Out of 29 diversified utilities, Public Service Enterprise Group (NYSE:PEG) is the 3rd largest. It has a very high PE – 47.47 (which I’ll explain below). This makes it the 6th most expensive in the diversified utility sector. The forward PE of 15.69 is far more reasonable (this makes it the 8th cheapest). The company has the 10th highest dividend in the sector.
Like most other utilities, the stock has had a difficult quarter and month; it’s down 6.01% and 3.30%, respectively. This is part and parcel of the rest of this industry.
PEG is divided into two segments.
1.) PSE&G is responsible for power transmission and distribution. It has 2.2 million customers across NJ.
2.) Power holds the generating facilities (obviously), most of which are located in NJ:
The company uses nuclear, coal and natural gas for power generation.
The company has a weighted average cost of capital of 2.56%; FERC has allowed the company to use an ROE return assumption of between 10.3% and 11.1%.
Let’s turn to the financials, starting with the relevant information from the income statement (data from Morningstar; author’s calculations):
This is a decidedly mixed statement. On the plus side, we have a very positive interest and debt picture. EBITDA/gross margin has returned to 2012 levels and interest/EBITDA has declined. But the company has taken two hits to revenue. There were losses related to Superstorm Sandy and an overall decline in demand. Some of the loss, however, is related to a one-time event: closing two plants with 1,838 MW of generating capacity. These were coal plants which are now uncompetitive compared to natural gas generation (Pennsylvania which is right next door produces a large amount). The company wrote this in its latest 10-Q regarding the accounting impact:
As of June 1, 2017, Power recognized total D&A of $964 million for the Hudson and Mercer units to reflect the end of their economic useful lives in 2017. In the three and nine months ended September 30, 2017, Power recognized pre-tax charges in Energy Costs of $1 million and $10 million, respectively, primarily for coal inventory lower of cost or market adjustments. For the three and nine months ended September 30, 2017, Power also recognized pre-tax charges in O&M of $8 million and $12 million, respectively, of shut down costs and an increase in the Asset Retirement Obligation due to settlements and changes in cash flow estimates, partially offset by changes in employee-related severance costs.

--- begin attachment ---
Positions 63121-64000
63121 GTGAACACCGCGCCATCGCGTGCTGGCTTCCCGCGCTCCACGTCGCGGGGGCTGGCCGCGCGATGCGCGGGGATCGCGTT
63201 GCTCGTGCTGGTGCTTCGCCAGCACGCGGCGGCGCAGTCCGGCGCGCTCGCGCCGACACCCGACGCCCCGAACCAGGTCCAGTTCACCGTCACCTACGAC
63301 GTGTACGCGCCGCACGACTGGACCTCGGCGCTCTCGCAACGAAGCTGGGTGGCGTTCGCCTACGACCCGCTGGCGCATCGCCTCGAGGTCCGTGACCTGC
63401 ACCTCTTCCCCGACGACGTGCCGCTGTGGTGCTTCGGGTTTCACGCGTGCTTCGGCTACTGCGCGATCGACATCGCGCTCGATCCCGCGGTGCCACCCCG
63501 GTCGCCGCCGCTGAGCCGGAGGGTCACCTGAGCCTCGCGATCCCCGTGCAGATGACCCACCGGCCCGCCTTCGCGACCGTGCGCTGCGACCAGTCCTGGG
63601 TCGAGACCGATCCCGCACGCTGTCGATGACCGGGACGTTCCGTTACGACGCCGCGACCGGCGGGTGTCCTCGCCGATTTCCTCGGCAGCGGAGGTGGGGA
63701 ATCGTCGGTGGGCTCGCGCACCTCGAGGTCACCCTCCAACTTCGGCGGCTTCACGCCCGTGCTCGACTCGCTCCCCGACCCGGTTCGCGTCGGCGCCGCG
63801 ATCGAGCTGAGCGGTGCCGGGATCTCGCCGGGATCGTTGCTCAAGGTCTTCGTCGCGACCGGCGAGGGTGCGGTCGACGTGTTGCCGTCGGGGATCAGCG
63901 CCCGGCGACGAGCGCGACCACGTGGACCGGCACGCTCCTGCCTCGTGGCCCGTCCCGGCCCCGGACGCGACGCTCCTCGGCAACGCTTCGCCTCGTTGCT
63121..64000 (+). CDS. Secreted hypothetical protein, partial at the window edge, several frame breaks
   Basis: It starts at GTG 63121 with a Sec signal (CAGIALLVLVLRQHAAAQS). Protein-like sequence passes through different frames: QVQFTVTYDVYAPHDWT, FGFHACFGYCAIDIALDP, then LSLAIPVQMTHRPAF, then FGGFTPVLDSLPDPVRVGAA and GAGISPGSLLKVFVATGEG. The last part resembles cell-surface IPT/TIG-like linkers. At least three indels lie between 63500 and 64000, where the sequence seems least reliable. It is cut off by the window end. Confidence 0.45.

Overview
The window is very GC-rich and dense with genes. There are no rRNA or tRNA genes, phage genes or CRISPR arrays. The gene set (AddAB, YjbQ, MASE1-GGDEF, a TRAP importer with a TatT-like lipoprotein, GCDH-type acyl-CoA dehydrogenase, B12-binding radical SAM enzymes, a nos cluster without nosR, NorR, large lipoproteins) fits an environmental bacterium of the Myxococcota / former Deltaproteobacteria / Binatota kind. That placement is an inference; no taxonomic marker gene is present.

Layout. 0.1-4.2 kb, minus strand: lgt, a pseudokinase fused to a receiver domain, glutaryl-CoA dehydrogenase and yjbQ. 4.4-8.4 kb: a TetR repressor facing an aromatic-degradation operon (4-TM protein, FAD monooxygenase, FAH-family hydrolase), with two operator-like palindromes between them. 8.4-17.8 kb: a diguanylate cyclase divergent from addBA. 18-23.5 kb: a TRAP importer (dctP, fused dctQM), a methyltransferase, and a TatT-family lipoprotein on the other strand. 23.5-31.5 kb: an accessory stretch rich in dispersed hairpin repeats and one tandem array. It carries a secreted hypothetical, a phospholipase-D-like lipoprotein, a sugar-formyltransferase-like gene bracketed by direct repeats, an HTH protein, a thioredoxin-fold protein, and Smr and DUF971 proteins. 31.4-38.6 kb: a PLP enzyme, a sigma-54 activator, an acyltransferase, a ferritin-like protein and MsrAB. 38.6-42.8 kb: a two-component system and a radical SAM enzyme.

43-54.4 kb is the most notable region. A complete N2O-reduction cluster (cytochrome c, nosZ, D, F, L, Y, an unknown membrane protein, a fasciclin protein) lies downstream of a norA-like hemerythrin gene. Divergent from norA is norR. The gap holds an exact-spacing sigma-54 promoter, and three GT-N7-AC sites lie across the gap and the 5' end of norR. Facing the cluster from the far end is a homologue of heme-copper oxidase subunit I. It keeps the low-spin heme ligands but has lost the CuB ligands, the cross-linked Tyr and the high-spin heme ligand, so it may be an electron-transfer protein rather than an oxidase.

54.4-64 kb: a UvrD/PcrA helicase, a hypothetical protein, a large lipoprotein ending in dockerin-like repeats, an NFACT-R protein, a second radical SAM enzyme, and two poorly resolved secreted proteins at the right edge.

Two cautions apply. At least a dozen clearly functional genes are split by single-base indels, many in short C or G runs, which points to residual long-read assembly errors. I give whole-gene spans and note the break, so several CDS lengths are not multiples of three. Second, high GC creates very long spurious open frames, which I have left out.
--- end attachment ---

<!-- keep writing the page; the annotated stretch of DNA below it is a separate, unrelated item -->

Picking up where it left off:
The low FPE shows that the write-down is almost over. The company has several other plants that use natural gas instead of coal under various stages of construction which will help to control costs going forward.
Finally, we have the relevant numbers from the cash flow statement:
Dividend investors will like that, even when the company took a major loss, it still paid its dividend from existing earnings. And while it’s issued debt, it has done so conservatively (refer back to the balance sheet discussion with the low debt/asset ratio).
Finally, the stock has recently rebounded from its 200-day moving average and is moving higher.
The accounting issues related to plant closures should be over soon. Once done, PEG’s earnings will return to more normal levels. Despite the high current PE, the forward valuation is attractive as is the dividend. This is a stock to consider.
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I wrote this article myself, and it expresses my own opinions. I am not receiving compensation for it (other than from Seeking Alpha). I have no business relationship with any company whose stock is mentioned in this article.